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- Difficulty: Easy – Moderate (length).
- Facilities: Dedicated parking lot off of Herring Cove Rd.
- Signage: Map at trailhead.
- Features: Less than 2-hour return trip. Various access points to the water throughout. Wetland area, ideal for urban bird-watching
- Habitat: Beaver | Watershed | Shining Willow | More…
- Tags: #Bird-Watching, #Bridge, #Dog-Friendly, #Pond, #River, #Snowshoeing, #Wetlands, #Wheelchair-Accessible.
McIntosh Run Community Trail
McIntosh Run Community Trail stretches for about 3km alongside the McIntosh Run river and wetlands of the McIntosh Run watershed which stretches from Long Lake, into the Purcell’s Cove Backlands. The majority of the trail is roughly 1.5m wide with a compacted crusher dust base suitable for most bikes, strollers & wheelchairs.
The trail is linear and short enough that it can be done between 1-2 hours return trip. I went from the Lions Arena to Roachs Pond & back in 1.5 hours at a leisurely photographer’s pace.
Parking & Trail Access
The main parking lot off of Herring Cove Road next to Roachs Pond has plenty of room, save for occasional summer evenings when it is used for the adjacent baseball field. At the opposite end of the trail is parking at the Captain William Spry Community Centre which will require crossing busy Herring Cove Road and Spryfield Lions Rink which is adjacent to a main trailhead off of Drysdale Road. The trail is accessible by bus, as Herring Cove Road is served on a main bus route.
One thing to keep in mind if starting from the Roachs Pond parking lot is that this 500m section of the trail isn’t yet lined with a compacted crusher dust base, and is considerably more rocky, rugged, and narrow than rest.
The trail is also accessible via various neighbourhoods nearby as many streets have a direct connection to the trail. Notably, a footbridge connects the trail to Alabaster Way, which in turn connects to the extensive McIntosh Run Singletrack Trail system. These trails are also accessible at the end of Drysdale Road.
Multi-Use, Family-Friendly Nature Trail
The community trail is popular with dog walkers (on-leash), families, joggers, fly fishers, and bird watchers. The river is fairly narrow but periodically opens into large ponds & marshlands.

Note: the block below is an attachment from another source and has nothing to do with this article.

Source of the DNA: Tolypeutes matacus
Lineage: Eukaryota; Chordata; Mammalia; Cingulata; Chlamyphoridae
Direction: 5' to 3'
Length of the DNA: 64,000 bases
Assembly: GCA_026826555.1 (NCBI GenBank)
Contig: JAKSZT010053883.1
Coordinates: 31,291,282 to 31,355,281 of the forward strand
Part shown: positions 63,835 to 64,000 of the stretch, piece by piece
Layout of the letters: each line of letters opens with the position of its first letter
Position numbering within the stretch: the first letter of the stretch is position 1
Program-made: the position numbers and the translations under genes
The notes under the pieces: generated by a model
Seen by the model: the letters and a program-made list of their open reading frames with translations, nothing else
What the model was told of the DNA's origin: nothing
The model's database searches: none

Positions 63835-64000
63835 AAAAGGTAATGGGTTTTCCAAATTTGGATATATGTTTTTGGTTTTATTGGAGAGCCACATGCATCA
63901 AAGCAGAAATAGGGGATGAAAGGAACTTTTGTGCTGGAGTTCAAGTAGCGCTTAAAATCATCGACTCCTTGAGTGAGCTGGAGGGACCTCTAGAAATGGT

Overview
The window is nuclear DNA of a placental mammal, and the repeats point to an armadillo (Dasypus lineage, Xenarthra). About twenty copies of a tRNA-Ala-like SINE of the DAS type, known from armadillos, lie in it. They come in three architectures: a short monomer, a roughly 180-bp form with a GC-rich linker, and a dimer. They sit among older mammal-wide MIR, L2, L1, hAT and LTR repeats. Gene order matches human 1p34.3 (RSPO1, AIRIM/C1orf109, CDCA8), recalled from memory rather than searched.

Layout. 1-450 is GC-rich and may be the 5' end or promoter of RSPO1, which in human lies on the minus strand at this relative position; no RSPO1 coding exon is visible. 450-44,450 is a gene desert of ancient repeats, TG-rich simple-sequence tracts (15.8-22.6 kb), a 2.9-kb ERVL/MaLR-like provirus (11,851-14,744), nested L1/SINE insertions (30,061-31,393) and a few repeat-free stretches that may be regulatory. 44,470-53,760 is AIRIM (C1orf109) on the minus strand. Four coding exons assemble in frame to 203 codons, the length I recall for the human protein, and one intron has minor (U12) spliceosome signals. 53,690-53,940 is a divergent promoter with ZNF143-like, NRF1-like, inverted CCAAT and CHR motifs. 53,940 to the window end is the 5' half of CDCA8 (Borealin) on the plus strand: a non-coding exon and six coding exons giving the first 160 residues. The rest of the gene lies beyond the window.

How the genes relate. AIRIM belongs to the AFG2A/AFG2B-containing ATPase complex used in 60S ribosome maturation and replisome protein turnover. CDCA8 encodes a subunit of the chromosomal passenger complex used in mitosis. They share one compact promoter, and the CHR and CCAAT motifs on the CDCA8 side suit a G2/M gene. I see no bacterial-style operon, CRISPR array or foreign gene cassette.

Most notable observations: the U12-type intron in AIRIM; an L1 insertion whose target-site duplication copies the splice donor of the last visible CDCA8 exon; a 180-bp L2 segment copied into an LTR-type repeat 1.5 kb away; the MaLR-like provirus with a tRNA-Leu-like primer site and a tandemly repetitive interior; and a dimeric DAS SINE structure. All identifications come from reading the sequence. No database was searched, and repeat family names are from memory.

The trail is a great place for nature watching and has plenty of good spots to access the river. Large amounts of deadfall along the river are used by busy beavers who inhabit many different parts of this watershed. Wherever you stop, you’re likely to hear various species of frogs and bird choruses throughout. Many different species of plants & wildlife have been identified here.
Roach’s Pond and a pond further down the trail are ideal places for #bird watching. If you’re an enthusiast, you may want to gear up, bring a seat. These wetlands are home to many different species of birds, including the Osprey who regularly monitor this area, and the Purcell’s Cove Backlands.
If you’re going to bike the trail, make sure you have a bell, and are extra cautious given that the trail is fairly narrow and can be quite busy. The trail is suitable for most strollers and wheelchairs, save for the 500m stretch from the Roachs Pond Parking lot, to Honeygold Drive. A small playground adjacent to the Spryfield Lions Arena, and a partially fenced baseball field by Roachs Pond make for a couple of playtime pit-stops for children.
McIntosh Run Community Trail Photos:
McIntosh Run Watershed Association
This trail and the extensive McIntosh Singletrack mountain biking trail system are managed and maintained by volunteers with the McIntosh Run Watershed Association (support their work!). The MRWA has spearheaded what has become the city’s best mountain biking trails in the Purcell’s Cove Backlands with their much-loved McIntosh Run Singletrack Trails. The work of maintaining, constructing & expanding this vast trail system is ongoing, with a new trail opening yearly for the past several years. Paired with the community trail, these mountain biking trails have made the community of Spryfield into an outdoor recreation hub.
Bugs can get bad on the trail in late spring and early summer, so be prepared. Make sure any bikes, strollers or wheelchairs you take on the trail are able to work on the compacted crusher dust base (typical of most local parks). Keep in mind that the 500m section of trail along Roachs Pond to Honeygold Drive is very rocky, narrow, and rugged, not suitable for any wheels short of a mountain bike.
During wet weather, the trail can have small sections of mud, so be sure to wear proper footwear. Many of the short access trails leading from the main trail to the river can be a little bit steep, narrow, and rugged. There are a couple of spots where you can view the river without having to venture off the main trail. As with all nature areas in Nova Scotia these days, you should always check yourself, pets & children for ticks if you venture off the main trail.